Porsche celebrates 25 years of the Boxster with special-edition model inspired by the original Boxster concept car

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The 2021 Porsche Boxster 25 Years is a limited-edition version of the company’s entry-level sports car. As the name suggests, it celebrates 25 years since the Boxster went into production back in 1996. Limited to 1,250 units globally, the 2021 Boxster 25 Years is based on the sporty 718 Boxster GTS 4.0 and it pays tribute to the Boxster Concept, which Porsche unveiled in 1993 at the Detroit Auto Show. What sets it apart from the more regular Boxster GTS 4.0? Let’s find out in the review below.

What makes the 2021 Porsche Boxster 25 Years special

  • Based on Boxster GTS 4.0
  • Inspired by 1993 Boxster concept car
  • Only three colors available
  • Copper brown accents
  • 20-inch wheels
  • Red fabric top
  • 25 Years badges
  • Bordeaux leather interior
  • Optional black interior
  • 4.0-liter flat-six
  • 394 horsepower
  • 310 pound-feet of torque
  • Limited to 1,250 units
  • Costs more than the Boxster Spyder
2021 Porsche Boxster 25 Years Exterior Wallpaper quality
- image 964108

The Boxster 25 Years is based on the GTS 4.0, so it looks pretty much the same on the outside. Basically a naturally aspirated version of the GTS, the GTS 4.0 boasts a handful of extra features, such as tinted headlamps and taillights, some black trim, and a twin-exhaust layout borrowed from the cool Boxster Spyder.

The 25 Years model also features tinted lights and the same exhaust configuration, but the black trim was replaced with Neodyme inserts. This copper-like brown color is a reinterpretation of the hue that Porsche used on the original Boxster concept. It adorns the front bumper wings, the side air intakes, and the rear badges. It’s also part of the two-tone wheel design, which features Neodyme spokes. For an even closer resemblance to the 1993 Boxster concept, the 25 Years model also features a red fabric top and a black windscreen frame. Other extras include an aluminum-look fuel cap with "Porsche" script by Exclusive Design and matching exhaust pipes.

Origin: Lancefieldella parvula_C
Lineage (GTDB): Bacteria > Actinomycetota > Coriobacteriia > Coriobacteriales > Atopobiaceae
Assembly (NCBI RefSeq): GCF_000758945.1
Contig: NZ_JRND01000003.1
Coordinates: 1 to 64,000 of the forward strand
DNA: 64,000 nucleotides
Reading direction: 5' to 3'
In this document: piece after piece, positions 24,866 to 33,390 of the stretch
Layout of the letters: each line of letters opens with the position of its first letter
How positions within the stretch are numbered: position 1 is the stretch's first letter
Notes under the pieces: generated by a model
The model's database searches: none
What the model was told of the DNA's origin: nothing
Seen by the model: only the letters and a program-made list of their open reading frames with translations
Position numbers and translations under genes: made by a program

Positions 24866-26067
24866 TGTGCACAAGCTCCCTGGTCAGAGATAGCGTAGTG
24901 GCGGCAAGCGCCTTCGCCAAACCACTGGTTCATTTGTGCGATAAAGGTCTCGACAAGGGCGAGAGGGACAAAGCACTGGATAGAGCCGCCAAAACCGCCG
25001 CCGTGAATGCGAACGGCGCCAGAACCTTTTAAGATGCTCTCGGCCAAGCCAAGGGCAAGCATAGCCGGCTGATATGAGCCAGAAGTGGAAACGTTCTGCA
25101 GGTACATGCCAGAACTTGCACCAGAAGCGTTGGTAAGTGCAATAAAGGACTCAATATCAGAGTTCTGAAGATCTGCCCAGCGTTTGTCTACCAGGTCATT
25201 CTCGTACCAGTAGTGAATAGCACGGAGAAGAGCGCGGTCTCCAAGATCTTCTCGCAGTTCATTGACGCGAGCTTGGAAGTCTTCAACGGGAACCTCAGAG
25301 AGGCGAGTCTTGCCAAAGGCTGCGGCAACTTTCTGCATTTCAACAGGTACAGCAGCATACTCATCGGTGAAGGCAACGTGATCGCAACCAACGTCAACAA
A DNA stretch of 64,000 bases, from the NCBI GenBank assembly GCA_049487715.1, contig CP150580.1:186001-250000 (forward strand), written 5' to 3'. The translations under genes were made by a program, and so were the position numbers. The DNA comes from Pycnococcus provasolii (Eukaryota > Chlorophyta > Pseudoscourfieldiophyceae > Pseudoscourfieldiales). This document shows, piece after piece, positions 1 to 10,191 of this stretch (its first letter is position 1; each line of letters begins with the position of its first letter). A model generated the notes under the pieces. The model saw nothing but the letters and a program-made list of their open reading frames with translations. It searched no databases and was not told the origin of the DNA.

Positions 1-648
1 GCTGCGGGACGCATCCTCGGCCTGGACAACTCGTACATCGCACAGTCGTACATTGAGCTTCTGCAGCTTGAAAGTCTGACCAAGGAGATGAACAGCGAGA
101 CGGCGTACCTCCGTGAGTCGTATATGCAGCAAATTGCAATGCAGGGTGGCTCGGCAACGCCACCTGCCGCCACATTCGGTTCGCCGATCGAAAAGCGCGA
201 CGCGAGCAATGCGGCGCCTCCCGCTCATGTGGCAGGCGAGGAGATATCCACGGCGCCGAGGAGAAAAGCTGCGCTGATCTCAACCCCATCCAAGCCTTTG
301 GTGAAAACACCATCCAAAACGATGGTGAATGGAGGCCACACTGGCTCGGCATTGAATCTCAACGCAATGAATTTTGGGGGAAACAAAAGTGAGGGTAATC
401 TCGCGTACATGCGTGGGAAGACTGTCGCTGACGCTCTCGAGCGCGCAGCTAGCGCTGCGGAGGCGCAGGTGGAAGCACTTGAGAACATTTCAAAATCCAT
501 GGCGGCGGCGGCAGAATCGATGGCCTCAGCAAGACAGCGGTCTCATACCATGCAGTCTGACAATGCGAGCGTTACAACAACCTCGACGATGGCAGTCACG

2021 Porsche Boxster 25 Years Exterior
- image 964091

If you’re not a fan of the GT Silver Metallic paint, you can also get the Boxster 25 Years in Deep Black Metallic or Carrara White Metallic. Both include the Neodyme accents on the body and wheels. Granted, the color palette is very limited here, but at least we know that all these colors work well with the copper brown trim.

The interior is also a tribute to the original Boxster concept, as it comes wrapped in Bordeaux leather. If dark red is too flashy for you, Porsche also offers an all-black interior (like in the standard GTS 4.0). Extras over the usual Boxster GTS 4.0 include embossed "Boxster 25" lettering, aluminum trim, 14-way adjustable sports seats, door sill trims with "Boxster 25" lettering, and a heated steering wheel. The "GTS" emblems on the rev counter and the headrests have been replaced with "25" badges.

2021 Porsche Boxster 25 Years Interior
- image 964095
As far as tech goes, the Boxster 25 Years benefits from the same features as the 718 Boxster GTS 4.0.

The package includes the Porsche Communication Management (PCM) system, a high-resolution seven-inch touchscreen, the Sport Chrono package, and the latest Track Precision App. The latter is based on a design used in Porsche race cars and shows performance-related data on the display, while also recording it for later analysis.

Under the hood, the Boxster 25 Years is once again a GTS 4.0. Porsche’s decision to go with the naturally aspirated flat-six engine instead of the turbo-four is far from surprising, as the original Boxster was also an all-motor flat-six. There are no upgrades to talk about, but that’s hardly an issue, as the 4.0-liter flat-six cranks out a solid 394 horsepower and 310 pound-feet of torque. It’s basically a detuned flat-six from the Boxster Spyder with only a 20-horsepower deficit.

2021 Porsche Boxster 25 Years Exterior
- image 964111

The Boxster 25 Years is available with a either a six-speed manual or a PDK automatic, unlike the standard GTS 4.0, offered only with the manual. Performance is identical to the regular Boxster GTS 4.0. The sprint to 60 mph takes four seconds with the PDK gearbox and 4.3 seconds with the manual transmission. It also reaches a top speed of 182 mph, only seven mph lower than the Boxster Spyder.

2021 Porsche Boxster 25 Years specifications